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Old 18th May 2018, 14:09   #61  |  Link
pie
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Originally Posted by LigH View Post
Building the googletest sources fails
iirc with mingw you need to pass -Dgtest_disable_pthreads=ON or something to that effect.
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Old 18th May 2018, 14:26   #62  |  Link
LigH
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@pie: That was the old "master" version.
_

@jonatans:

This dev version crashes reading from a Y4M:

Code:
Assertion failed!

Program: E:\Programme\xvc\Win64\xvcenc.exe
File: H:/development/media-autobuild_suite-master/build/xvc/app/xvc_enc_app/y4m_reader.cc, Line 124

Expression: pic_fmt.input_bitdepth != 0
Source is the usual "foreman" clip from Derf's collection on xiph.org, only patched to PAL frame rate:

Code:
YUV4MPEG2 W352 H288 F25:1 Ip A128:117
FRAME
Maybe a "C420" should be added to the Y4M header so that your Y4M reader knows exactly which YUV variant it is?
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Old 18th May 2018, 14:47   #63  |  Link
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Yes, our y4m parser assumed that the C parameter would be present in the y4m header.

I have just changed so that "C420" is assumed if there is no C parameter present.

I also added support for "Cmono".
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Old 18th May 2018, 17:45   #64  |  Link
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A good reason to build anew: xvc-dev 2018-05-18 bbf1325
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Old 22nd May 2018, 19:59   #65  |  Link
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By the way: I am really liking xvc. It is beating AV1, x265, and VP9 in my tests with PSNR and SSIM scores. I'd like to measure VMAF as well but I have been unsuccessful in all my attempts to compile a working win64/win32 binary.
SSIM and especially PSNR are not very good metrics, particularly with advanced new codecs. Or anything that is psychovisually tuned.

VMAF is probably the least-bad objective metric we have, but still has some pretty big limitations and blind spots. It wasn't tested with anything >1080p or below something like 300 Kbps. SDR 8-bit only. A quite weak temporal comparison module. And it was trained on just x264, and so doesn't know what to do with new types of artifacts AV1 and HEVC can have.

Plus there's the whole question of how you aggragate individual frame scores into a clip score. Just the mean of the metrics can't discriminate between content that is consistently mediocre versus oscillating between terrible and pristine.

With a new codec, actually looking at it is really the only thing that can give a better than a rough ballpark. Certainly a difference of less than 5 VMAF, 4 PSDR dB, and 3 SSIM dB should be verified visually.
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Old 23rd May 2018, 05:13   #66  |  Link
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Wow. Looks cool
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Old 23rd May 2018, 09:12   #67  |  Link
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Originally Posted by benwaggoner View Post
SSIM and especially PSNR are not very good metrics, particularly with advanced new codecs. Or anything that is psychovisually tuned.

VMAF is probably the least-bad objective metric we have, but still has some pretty big limitations and blind spots. It wasn't tested with anything >1080p or below something like 300 Kbps. SDR 8-bit only. A quite weak temporal comparison module. And it was trained on just x264, and so doesn't know what to do with new types of artifacts AV1 and HEVC can have.

Plus there's the whole question of how you aggragate individual frame scores into a clip score. Just the mean of the metrics can't discriminate between content that is consistently mediocre versus oscillating between terrible and pristine.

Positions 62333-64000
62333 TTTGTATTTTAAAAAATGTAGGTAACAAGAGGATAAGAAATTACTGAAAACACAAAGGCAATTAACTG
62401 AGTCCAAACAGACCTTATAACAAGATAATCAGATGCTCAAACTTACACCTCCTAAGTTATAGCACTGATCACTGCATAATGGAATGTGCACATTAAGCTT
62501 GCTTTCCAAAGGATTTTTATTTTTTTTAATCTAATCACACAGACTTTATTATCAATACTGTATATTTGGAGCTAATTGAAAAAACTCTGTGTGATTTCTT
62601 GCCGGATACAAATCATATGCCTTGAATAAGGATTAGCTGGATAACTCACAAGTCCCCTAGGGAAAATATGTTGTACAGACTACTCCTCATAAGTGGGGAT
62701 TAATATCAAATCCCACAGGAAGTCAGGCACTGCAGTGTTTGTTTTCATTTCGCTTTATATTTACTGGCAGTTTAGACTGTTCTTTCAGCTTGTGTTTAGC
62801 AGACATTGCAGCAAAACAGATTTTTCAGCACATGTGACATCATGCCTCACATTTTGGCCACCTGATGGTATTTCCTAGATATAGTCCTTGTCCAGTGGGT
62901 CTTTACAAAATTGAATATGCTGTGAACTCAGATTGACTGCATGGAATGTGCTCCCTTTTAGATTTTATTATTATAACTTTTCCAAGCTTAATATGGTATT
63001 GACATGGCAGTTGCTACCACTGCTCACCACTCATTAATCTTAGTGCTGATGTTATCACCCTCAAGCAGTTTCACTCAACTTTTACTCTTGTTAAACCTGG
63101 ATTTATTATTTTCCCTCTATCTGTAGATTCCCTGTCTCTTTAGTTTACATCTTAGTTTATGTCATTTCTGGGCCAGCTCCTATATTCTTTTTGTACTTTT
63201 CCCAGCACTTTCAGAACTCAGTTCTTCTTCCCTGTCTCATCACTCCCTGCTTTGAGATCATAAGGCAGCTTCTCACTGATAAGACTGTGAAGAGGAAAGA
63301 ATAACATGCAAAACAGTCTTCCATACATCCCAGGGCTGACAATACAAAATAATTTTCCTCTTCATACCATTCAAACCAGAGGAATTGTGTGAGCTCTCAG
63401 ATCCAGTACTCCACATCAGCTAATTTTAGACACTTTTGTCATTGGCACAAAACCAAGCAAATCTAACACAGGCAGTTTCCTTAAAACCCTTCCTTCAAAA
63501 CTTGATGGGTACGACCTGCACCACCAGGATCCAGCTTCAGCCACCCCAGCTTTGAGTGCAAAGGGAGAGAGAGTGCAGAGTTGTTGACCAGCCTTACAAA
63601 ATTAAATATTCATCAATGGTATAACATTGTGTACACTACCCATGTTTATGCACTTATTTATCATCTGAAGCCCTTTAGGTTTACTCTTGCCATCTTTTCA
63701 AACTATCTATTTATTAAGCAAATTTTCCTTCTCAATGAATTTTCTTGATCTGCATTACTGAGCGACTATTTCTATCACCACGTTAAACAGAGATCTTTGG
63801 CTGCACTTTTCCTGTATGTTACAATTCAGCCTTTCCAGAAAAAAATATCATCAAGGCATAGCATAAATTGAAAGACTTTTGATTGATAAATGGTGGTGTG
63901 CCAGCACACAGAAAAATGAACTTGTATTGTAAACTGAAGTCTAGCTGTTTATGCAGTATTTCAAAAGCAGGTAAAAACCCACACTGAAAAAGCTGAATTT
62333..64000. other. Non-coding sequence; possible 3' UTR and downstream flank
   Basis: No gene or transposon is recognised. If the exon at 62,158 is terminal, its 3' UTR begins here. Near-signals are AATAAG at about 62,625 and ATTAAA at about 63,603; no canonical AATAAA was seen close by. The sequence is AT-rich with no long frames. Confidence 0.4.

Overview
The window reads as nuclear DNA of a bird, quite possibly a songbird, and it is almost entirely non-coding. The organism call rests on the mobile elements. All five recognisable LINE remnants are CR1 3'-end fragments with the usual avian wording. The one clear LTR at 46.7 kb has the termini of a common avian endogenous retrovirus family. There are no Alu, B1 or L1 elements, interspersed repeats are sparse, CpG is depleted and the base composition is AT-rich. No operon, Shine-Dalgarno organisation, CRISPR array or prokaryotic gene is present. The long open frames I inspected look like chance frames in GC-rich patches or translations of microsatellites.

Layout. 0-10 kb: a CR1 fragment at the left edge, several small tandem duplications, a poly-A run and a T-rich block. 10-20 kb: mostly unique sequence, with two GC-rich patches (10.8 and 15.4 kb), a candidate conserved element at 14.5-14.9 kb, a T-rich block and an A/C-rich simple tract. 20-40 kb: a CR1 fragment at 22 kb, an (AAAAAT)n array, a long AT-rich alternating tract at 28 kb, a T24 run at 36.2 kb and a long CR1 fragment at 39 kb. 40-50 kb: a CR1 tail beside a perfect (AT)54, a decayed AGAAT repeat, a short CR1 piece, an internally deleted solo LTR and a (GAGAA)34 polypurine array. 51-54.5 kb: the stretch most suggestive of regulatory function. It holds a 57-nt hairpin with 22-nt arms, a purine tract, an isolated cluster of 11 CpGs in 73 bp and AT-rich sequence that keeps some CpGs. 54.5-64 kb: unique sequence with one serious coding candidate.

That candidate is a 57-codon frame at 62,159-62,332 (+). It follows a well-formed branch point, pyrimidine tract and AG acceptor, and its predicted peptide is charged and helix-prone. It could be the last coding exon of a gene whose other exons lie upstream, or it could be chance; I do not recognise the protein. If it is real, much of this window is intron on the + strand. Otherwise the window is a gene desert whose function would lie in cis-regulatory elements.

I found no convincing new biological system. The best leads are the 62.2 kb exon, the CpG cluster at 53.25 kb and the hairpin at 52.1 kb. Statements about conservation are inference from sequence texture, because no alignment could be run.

With a new codec, actually looking at it is really the only thing that can give a better than a rough ballpark. Certainly a difference of less than 5 VMAF, 4 PSDR dB, and 3 SSIM dB should be verified visually.
Thanks Ben, those are all very valid points.

I agree that PSNR is not a very good metric for determining visual quality. It is good for determining how close the compressed pictures are to the original pictures (in a mathematical sense - after all that is what PSNR measures, on a sample by sample basis). So if two different implementations are tuned to minimize MSE ("tune PSNR") then PSNR gives a good indication of how good the implementations are at doing just that. And even though this generally doesn't correlate well with visual quality it is good in the sense that it does not give any "false positives" (i.e. if one compressed picture A is tuned towards PSNR you cannot easily create another compressed picture B with higher PSNR by making it look worse than A).

We have put some results for the NETVC test conditions and test sequences at awcy.divideon.com, comparing xvc to AV1, both codecs with PSNR tuning (https://awcy.divideon.com/?job=1pass...3A34%3A38.388Z) including results for PSNR (16.5% savings) MS-SSIM (23.3% savings) and VMAF (18.5% savings). It can be seen that the gains are quite sequence dependent but the overall trend is very clear and quite consistent among the metrics.

There is also a comparison between xvc and HM (https://awcy.divideon.com/?job=1pass...3A34%3A38.388Z) which shows slightly larger bitrate savings.

But, as you correctly point out, what matters in the end is the visual quality which can only be determined by actually looking at compressed video (encoded under fair conditions when it comes to complexity etc.)

Please share your impressions if you have had a chance to look at any xvc encoded sequences or made any visual comparisons.
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Old 1st June 2018, 16:35   #68  |  Link
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xvc-dev 2018-05-24 9722ca7 (dev branch commits)
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Old 4th July 2018, 09:37   #69  |  Link
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New version of xvc just released!

The source code is available in the master branch at https://github.com/divideon/xvc.

More info about the release in the official press release: http://www.releasewire.com/press-rel...ne-1005793.htm

A few highlights:
- Better compression performance
- A royalty-free baseline profile
- Multi-threaded encoding
- Dual-licensing scheme: LGPL and commercial license

Enjoy! / Jonatan
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Old 4th July 2018, 10:47   #70  |  Link